Anonymous said...

Well the S&P dropped 50% in about 9 months and that is a pretty liquid market, I would say. if you are saying that the crude oil market is illiquid then I think alot of people would disagree with you, there.

Macro Man said...

Transactions costs in crude for a given $ trade are substantially higher than in FX, fixed income, or equity futures. Crude is almost much more volatile. That satisifes my criteria of illiquidity....

Anonymous said...

There aren't "thousands" of GEs (one of the largest multinational companies in the world, and a former "largest market cap in the world"). :)

Heck, a four lot (and remember that silver futures have half cent pricing) represents 250,000 USD worth of silver. How many equities have bigger values shown on the bid and ask? Very few. Even ten thousand shares at twenty represents less value.

There's plenty of liquidity in silver as long as you don't insist on doing ten million dollars in one fell swoop.

I am already salivating at the idea of getting back into Russia (probably three years away, though) - a market among the most prone to herd mentality and excesses.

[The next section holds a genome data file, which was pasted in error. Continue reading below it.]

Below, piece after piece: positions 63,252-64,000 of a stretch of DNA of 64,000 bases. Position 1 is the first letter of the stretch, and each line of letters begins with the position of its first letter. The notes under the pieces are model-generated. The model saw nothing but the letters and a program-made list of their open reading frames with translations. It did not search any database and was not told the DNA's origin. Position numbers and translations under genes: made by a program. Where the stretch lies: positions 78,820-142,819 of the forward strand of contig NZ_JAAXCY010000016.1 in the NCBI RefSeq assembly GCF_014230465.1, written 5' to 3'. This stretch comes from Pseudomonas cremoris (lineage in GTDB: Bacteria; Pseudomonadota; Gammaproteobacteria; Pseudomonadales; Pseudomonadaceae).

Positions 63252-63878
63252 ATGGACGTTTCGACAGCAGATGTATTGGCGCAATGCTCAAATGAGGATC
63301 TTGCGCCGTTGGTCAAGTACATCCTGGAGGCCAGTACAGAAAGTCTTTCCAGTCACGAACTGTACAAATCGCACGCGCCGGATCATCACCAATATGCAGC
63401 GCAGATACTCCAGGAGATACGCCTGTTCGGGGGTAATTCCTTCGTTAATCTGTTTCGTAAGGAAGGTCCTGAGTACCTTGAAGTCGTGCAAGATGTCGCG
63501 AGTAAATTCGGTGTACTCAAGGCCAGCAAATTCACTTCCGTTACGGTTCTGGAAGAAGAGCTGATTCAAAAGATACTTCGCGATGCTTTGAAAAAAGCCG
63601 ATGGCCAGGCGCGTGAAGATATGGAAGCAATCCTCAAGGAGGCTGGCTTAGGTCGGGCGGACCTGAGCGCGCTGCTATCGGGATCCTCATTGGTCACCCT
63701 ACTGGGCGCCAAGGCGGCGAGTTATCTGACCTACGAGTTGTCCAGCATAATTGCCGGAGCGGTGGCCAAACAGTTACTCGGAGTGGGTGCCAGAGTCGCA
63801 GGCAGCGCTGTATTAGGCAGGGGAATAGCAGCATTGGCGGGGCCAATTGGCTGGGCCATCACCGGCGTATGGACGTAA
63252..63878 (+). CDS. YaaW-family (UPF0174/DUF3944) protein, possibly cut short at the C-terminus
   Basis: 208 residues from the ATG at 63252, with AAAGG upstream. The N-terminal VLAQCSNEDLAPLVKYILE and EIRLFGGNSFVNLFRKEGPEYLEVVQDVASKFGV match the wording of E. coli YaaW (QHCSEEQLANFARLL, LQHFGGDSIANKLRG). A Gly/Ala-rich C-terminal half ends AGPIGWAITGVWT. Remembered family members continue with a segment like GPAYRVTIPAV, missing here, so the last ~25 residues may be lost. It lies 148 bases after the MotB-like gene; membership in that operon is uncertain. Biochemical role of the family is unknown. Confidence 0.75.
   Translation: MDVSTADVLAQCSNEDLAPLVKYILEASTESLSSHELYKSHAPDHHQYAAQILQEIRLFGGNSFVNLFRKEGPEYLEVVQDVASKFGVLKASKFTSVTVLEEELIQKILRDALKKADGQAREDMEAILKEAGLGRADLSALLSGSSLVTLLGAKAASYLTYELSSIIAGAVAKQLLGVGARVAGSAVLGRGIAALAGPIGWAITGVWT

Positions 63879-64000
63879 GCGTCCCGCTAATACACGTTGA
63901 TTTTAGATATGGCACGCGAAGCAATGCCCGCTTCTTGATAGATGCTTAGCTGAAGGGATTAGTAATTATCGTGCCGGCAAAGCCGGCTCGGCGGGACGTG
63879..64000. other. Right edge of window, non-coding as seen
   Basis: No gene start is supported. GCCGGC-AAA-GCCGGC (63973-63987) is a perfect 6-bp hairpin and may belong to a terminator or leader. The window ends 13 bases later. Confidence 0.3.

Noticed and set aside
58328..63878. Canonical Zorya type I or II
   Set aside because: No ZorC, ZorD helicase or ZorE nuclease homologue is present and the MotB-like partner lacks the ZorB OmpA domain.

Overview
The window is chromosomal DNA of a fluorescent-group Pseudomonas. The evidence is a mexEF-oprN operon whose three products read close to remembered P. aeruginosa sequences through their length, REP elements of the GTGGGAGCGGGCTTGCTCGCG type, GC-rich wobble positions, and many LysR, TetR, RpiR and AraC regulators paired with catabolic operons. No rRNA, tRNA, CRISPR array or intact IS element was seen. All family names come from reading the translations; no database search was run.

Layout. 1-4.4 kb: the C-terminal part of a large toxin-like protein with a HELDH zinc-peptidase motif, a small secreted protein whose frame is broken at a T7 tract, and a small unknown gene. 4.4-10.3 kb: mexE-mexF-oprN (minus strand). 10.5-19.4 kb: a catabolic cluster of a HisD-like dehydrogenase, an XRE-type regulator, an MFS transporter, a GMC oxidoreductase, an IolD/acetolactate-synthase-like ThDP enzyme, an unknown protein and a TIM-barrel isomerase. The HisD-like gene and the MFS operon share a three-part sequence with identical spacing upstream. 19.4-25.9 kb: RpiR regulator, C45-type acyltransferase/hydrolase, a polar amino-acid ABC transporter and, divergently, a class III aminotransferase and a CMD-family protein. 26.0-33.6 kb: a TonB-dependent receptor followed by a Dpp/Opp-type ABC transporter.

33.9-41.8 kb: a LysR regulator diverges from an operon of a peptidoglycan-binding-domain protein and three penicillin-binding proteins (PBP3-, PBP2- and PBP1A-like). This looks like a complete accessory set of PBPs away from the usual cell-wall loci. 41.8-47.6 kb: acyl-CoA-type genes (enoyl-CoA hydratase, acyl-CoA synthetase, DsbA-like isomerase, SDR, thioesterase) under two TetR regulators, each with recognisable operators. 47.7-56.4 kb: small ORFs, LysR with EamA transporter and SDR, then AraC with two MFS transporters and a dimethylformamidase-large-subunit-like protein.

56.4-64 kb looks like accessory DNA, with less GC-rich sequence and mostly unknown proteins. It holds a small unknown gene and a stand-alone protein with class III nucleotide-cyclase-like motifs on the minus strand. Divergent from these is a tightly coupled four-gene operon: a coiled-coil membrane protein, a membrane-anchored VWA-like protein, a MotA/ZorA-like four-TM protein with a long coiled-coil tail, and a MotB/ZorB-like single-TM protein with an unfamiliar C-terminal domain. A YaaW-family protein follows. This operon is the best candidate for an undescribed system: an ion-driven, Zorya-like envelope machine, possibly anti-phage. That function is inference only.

"Liquid markets don't go from $147 to $35 in six months."

You and I have a very different definition of "liquid" then. OK, it's not FX with multiple trillions traded every day, but with 20-70 billion USD (just for WTI, ignoring Brent) depending on the price of oil traded every day, I know that I can easily buy or sell far more than I will ever need to. :)

Macro Man said...

By thousands of GEs, I of course meant thousands of different corporate equities that one can buy and sell. Not all are just like GE, naturally.

And yes, it's entirely possible for us to have different ideas of what "illiquid" and "liquid" markets are. I personally place a high premium on knowing where I can exit positions in stressful conditions. As such, futures markets that are 3 lots up in normal trading conditions fall well short of that threshold, and thus receive the lower "illiquid" risk budget/position size. I've found this to be an invaluable methodology over the past couple of years, so I'm sticking with it!

(Oh, and after I got f+cked in Russia last August during the invasion of Georgia, I've given them the red card.)

Professional Gringo said...

Yes, I watched the Yen fall off the table after removing my short just an hour prior as it was "going nowhere."

Yes I'm a Yen moron, but its all going according to plan. Once my stooge Obama destroys the USA, my path to world domination is clear.

Anonymous said...

Liquidity is odd thing, indeed.